A nurse practitioner (NP) is a registered nurse (RN) who has additional education and training in a specialty area, such as family practice or pediatrics. Pediatric and family practice NPs can provide regular health care for kids. Nurse practitioners (also referred to as advanced practice nurses, or APNs) have a master’s degree in nursing (MS or MSN) and board certification in their specialty. For example, a pediatric NP has advanced education, skills, and training in caring for infants, children, and teens. Licensed as nurse practitioners and registered nurses, NPs follow the rules and regulations of the Nurse Practice Act of the state where they work. If accredited through the national board exam, the NP will have an additional credential, such as Certified Pediatric Nurse Practitioner (CPNP) or Certified Family Nurse Practitioner (CFNP). Most NPs maintain close working relationships with doctors and consult them as needed. NPs are licensed in all 50 states and can dispense most medicines. Some states require a doctor to co-sign prescriptions.
In a few states, NPs can practice and prescribe without physician supervision. Although doctors have additional training to help patients deal with complex medical problems, many people feel that NPs spend more time with their patients. NP training emphasizes disease prevention, reduction of health risks, and thorough patient education. Like doctors, NPs are involved in more than just direct patient care. Many participate in education, research, and legislative activities to improve the quality of health care in the United States. Should My Kids See a Nurse Practitioner? Pediatric NPs can deliver much of the health care that kids require, consulting doctors and specialists as necessary. Educating kids and their families about normal growth and childhood development issues (e.g., toilet training, temper tantrums, biting) is a big part of the pediatric NP’s role. Pediatric and family practice NPs can treat acute (short-term) illnesses such as upper respiratory infections, ear infections, rashes, and urinary tract infections. They can also specilaize in and manage chronic illnesses such as asthma, allergies, diabetes, and many others. If your child has severe health problems that require advanced training or highly specialized medical care, you may need to see a doctor.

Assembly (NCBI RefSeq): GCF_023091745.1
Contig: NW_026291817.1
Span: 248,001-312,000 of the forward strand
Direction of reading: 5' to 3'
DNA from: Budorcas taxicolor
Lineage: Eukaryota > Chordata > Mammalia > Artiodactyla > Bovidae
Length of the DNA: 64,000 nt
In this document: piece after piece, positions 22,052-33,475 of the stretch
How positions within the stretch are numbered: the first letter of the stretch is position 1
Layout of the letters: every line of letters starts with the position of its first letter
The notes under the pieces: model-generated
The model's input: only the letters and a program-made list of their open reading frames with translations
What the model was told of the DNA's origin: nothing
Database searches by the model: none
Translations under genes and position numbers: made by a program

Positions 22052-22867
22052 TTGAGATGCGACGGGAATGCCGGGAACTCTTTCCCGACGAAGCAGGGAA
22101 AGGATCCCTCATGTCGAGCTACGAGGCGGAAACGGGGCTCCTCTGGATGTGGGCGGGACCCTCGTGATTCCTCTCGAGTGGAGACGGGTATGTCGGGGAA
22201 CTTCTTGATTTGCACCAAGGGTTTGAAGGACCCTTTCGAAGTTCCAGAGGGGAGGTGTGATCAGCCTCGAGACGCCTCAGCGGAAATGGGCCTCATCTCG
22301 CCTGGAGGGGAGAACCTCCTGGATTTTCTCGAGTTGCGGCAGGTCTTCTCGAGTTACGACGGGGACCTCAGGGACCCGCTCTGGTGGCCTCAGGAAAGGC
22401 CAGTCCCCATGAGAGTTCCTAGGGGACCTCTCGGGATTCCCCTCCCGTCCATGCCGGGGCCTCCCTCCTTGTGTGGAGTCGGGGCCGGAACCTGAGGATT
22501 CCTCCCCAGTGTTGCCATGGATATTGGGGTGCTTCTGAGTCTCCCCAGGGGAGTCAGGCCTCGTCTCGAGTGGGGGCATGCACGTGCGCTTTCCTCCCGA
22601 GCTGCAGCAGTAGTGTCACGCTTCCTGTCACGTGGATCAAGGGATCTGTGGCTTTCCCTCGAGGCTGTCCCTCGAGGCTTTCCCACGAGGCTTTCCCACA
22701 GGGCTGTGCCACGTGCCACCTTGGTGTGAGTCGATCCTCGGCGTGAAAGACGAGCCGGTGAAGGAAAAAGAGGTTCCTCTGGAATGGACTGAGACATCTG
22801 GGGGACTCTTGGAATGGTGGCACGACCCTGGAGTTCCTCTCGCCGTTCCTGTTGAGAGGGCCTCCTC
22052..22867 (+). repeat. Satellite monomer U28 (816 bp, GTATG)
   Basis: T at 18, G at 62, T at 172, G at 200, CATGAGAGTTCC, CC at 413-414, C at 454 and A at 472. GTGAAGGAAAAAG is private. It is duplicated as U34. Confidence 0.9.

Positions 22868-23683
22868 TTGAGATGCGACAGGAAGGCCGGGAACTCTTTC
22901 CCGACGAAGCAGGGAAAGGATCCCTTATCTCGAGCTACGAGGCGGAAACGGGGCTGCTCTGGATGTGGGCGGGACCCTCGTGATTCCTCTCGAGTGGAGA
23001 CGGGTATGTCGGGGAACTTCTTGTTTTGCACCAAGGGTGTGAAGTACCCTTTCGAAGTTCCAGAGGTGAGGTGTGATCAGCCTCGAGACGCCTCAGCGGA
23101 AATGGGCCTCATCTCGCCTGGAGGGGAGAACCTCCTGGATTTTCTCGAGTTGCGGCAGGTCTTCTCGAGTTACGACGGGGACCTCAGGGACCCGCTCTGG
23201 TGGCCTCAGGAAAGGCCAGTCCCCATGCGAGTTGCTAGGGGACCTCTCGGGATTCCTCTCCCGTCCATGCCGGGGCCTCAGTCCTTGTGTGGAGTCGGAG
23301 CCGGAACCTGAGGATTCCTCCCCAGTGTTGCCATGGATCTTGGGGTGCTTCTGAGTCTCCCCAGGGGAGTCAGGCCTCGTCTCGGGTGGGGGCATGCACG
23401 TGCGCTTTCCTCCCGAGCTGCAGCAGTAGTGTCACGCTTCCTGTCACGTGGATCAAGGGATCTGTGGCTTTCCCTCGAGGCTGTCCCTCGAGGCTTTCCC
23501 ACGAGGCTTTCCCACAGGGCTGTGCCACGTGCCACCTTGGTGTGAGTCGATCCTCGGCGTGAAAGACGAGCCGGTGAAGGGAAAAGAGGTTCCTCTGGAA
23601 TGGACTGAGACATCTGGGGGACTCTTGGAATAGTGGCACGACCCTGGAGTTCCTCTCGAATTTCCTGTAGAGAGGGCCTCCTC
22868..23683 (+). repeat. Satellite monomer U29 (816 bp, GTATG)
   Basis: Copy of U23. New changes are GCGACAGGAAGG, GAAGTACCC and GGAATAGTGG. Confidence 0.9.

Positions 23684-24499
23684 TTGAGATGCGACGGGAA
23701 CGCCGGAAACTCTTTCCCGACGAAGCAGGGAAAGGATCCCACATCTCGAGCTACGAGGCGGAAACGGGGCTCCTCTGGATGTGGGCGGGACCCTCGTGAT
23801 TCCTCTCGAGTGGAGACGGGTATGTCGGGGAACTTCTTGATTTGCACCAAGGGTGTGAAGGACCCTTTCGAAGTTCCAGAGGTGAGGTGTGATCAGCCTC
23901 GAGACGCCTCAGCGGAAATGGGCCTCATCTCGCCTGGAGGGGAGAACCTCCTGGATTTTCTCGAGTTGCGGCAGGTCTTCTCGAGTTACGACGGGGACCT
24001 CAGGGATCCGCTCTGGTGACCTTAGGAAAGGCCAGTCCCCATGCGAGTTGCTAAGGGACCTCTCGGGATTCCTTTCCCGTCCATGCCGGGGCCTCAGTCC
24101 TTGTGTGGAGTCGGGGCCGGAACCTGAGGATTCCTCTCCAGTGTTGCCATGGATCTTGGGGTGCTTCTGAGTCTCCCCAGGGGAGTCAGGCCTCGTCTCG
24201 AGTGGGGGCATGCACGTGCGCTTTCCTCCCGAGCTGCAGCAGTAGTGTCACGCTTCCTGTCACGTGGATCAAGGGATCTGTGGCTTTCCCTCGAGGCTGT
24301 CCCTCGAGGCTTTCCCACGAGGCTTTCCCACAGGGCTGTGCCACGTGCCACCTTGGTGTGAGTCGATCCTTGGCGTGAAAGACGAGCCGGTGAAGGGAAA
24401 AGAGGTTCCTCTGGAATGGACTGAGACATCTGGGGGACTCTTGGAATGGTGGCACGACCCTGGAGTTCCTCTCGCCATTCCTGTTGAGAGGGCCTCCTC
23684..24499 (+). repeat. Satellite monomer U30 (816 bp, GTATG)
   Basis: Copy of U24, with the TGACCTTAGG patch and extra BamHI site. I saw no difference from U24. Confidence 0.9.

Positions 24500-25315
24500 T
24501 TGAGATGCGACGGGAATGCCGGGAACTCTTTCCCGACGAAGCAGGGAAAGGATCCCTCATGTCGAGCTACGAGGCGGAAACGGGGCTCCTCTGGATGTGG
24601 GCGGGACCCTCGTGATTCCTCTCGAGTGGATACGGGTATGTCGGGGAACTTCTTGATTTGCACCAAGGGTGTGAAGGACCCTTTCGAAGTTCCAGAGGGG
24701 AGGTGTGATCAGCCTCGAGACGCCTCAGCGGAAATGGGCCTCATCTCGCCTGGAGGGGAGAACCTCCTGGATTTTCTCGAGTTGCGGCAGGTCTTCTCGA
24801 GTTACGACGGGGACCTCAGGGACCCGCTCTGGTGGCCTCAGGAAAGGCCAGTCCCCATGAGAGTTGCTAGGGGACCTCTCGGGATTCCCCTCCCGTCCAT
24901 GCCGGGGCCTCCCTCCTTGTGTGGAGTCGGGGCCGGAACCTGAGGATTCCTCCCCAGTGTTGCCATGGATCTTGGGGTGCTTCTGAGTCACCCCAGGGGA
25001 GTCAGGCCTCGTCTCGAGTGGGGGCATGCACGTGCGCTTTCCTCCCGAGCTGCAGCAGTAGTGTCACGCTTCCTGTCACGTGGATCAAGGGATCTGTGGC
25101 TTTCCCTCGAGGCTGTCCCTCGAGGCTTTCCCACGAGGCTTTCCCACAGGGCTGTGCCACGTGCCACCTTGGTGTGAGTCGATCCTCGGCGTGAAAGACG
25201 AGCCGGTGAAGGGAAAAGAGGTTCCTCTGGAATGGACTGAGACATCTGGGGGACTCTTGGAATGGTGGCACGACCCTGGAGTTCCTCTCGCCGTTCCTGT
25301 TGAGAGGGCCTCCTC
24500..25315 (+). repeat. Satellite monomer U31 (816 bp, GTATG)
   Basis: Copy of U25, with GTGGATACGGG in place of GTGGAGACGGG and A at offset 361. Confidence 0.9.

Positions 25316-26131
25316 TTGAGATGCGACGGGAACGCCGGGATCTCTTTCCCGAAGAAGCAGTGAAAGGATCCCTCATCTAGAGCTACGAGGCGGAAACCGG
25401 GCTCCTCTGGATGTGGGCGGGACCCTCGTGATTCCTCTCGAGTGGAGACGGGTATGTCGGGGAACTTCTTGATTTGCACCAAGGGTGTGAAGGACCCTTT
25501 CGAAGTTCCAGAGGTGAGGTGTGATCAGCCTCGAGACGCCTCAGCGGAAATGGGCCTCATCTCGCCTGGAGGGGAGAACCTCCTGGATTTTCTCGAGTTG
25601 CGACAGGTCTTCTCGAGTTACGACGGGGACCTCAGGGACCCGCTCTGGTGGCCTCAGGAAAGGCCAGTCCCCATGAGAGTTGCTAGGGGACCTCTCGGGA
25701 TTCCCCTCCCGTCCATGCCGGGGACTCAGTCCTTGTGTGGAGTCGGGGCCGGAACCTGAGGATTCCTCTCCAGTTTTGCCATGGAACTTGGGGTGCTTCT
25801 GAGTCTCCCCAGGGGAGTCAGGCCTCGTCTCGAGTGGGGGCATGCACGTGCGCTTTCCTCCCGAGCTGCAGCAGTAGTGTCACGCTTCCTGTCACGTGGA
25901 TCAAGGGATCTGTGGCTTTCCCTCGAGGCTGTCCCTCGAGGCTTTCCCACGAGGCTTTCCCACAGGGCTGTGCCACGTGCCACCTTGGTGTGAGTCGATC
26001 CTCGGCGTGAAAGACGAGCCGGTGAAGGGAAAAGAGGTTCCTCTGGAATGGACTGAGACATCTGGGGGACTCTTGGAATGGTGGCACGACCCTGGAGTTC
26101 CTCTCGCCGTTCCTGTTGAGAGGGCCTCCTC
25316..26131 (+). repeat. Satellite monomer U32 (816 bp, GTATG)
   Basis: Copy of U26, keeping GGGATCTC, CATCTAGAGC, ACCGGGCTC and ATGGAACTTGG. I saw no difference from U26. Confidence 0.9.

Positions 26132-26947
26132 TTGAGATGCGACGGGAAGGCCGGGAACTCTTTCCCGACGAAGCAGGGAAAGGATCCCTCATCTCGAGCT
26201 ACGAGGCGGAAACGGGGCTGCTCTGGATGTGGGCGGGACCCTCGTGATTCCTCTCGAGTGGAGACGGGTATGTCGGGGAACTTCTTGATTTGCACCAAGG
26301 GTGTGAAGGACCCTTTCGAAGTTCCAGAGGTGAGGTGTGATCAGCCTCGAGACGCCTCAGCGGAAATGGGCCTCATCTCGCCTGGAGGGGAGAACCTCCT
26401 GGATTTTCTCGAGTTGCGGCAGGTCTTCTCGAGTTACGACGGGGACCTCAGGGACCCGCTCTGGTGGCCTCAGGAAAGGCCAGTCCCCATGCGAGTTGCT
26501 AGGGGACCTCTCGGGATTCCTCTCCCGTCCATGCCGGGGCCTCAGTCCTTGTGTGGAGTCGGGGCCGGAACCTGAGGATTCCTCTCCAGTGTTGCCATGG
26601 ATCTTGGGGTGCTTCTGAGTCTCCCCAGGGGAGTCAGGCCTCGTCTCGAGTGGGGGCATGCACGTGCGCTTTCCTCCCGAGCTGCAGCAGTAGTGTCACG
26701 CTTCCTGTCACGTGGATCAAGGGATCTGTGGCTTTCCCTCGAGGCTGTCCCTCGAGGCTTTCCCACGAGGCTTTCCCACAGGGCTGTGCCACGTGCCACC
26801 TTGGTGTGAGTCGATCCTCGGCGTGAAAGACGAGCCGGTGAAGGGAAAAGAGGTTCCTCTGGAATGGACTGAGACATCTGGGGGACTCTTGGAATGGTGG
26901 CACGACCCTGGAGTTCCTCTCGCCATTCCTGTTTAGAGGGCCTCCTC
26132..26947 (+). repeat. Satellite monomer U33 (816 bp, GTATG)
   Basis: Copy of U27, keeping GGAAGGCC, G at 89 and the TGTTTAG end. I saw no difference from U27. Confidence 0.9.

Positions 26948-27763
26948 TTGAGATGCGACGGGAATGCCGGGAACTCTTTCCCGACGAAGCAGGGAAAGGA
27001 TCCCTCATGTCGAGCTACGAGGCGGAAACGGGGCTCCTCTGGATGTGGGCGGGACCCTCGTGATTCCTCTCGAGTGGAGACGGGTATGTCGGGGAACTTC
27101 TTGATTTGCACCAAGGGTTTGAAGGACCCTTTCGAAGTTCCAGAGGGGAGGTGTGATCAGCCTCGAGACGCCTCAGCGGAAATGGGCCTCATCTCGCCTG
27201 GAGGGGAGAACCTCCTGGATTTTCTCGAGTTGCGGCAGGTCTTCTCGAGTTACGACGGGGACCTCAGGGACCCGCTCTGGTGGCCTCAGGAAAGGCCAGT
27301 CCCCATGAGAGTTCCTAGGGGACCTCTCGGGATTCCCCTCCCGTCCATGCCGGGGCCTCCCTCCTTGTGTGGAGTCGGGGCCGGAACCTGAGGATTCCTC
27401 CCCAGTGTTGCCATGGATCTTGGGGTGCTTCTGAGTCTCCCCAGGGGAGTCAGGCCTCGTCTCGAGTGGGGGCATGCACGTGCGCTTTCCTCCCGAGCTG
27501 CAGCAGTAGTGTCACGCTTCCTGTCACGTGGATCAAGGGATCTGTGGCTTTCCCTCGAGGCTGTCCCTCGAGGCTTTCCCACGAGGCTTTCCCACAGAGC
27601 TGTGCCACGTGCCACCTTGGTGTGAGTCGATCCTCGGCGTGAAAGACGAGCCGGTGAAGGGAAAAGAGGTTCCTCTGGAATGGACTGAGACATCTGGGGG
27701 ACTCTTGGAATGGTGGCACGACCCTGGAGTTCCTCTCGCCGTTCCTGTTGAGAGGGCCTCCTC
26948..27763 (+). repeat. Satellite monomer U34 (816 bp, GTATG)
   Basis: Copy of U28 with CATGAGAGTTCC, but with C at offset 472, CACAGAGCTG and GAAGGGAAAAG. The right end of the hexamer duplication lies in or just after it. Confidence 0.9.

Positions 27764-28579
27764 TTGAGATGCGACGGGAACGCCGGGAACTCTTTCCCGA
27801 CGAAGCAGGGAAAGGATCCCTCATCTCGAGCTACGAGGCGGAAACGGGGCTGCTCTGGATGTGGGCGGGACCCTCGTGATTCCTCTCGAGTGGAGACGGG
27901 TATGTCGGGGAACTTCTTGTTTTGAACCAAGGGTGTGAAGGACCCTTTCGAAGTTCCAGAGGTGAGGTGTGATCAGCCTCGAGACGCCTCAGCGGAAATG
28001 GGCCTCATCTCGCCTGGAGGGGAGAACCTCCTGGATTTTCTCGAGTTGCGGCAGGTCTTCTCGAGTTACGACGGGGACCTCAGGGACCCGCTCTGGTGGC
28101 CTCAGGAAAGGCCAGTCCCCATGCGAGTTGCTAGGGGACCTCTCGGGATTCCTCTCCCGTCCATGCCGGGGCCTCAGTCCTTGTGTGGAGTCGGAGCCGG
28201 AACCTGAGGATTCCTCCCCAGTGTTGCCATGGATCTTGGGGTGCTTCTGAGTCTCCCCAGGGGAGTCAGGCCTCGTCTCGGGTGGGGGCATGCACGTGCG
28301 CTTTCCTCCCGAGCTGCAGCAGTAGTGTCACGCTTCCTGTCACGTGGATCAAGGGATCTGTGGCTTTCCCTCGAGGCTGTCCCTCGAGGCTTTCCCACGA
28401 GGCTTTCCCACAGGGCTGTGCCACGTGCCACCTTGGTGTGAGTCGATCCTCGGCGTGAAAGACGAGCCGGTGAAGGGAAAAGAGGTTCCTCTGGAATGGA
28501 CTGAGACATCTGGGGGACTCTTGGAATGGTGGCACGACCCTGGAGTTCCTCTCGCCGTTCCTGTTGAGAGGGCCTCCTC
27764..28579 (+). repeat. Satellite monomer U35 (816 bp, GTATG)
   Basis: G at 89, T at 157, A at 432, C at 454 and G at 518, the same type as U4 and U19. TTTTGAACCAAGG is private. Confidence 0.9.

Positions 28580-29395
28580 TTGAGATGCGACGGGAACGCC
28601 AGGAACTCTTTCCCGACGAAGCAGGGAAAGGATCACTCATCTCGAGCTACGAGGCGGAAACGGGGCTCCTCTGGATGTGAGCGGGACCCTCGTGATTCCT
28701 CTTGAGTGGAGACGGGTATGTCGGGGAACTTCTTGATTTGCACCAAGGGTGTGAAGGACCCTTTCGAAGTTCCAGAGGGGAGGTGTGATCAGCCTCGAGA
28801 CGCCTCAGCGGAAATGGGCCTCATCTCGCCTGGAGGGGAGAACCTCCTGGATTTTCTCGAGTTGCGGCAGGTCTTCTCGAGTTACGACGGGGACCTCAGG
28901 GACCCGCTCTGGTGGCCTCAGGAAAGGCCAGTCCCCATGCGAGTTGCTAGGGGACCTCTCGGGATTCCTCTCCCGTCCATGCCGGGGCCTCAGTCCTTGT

- Social isolation
- Learning the lingo
- Hospitals get the biggest chunk of health care spending
- Replace the sugar filled fake juice with plenty of refreshing delicious water
- Starting or ending AmeriCorps service
- Encourage your child to take breaks when needed and to take time to relax
- Increase the variety of foods they eat
If you’re unsure about your child’s specific illness and want to know if an NP can help, ask your doctor. The scope of an NP’s practice depends upon your state’s regulations. If you want to verify an NP’s credentials, check with the American College of Nurse Practitioners (ACNP). It’s also a good idea to ask NPs about their specific qualifications, education, and training, just as you would interview any doctor for your child. Also be sure to check with your health insurance provider to be sure that services provided by NPs are covered through your policy. How Can I Find an NP? You can find pediatric NPs through the National Association of Pediatric Nurse Practitioners (NAPNAP) and through local hospitals or nursing schools. Also, many doctors share office space with NPs to provide all types of primary care. Other doctors work with NPs to offer them training in different types of health care. Your doctor might already have such an arrangement in place, so just ask.
Here is why we really need to be very careful with sugary drinks. A 2001 Harvard university study found that each daily serving of soda or other sugary drinks raised a child’s risk of obesity significantly. This, you may already know. But what may surprise you is that even juices made with fresh fruit can make children gain weight. Fruit naturally contain fructose, which, unlike glucose, gets transformed in the liver into fat. Grape juice or pear juice, for example, should not be consumed in excess, even when they are pure and natural. Make your own drinks: you can make lemonade by squeezing a lemon in water and adding a little bit of sugar or stevia for sweetness if you want to. You can also make herbal teas and serve them cold. To wean kids off sugary drinks, stop buying sodas, and gradually add water to their natural fruit juices.
Ending up adding 1 tablespoon fruit juice to 8 tablespoons water is a very reasonable goal. Go a step further and limit sweets and pastries to twice a week or special occasions only. This is my favorite healthy eating habit. It took me a while to discover why I had health issues in my 20s and early 30s…it was because I had ceased to consume the fermented foods and beverages I had been raised on as a child. And since we’ve been consuming these foods again in our family, we have never had another health issue, including winter colds. Most of my friends think all this is pure luck. No, it’s not luck. In Asia as well as in many European countries, traditionally, fermented sauerkraut, chutneys, real yogurt and pickles are often served together with meals in order to facilitate digestion. They contain beneficial bacteria as well as helpful enzymes.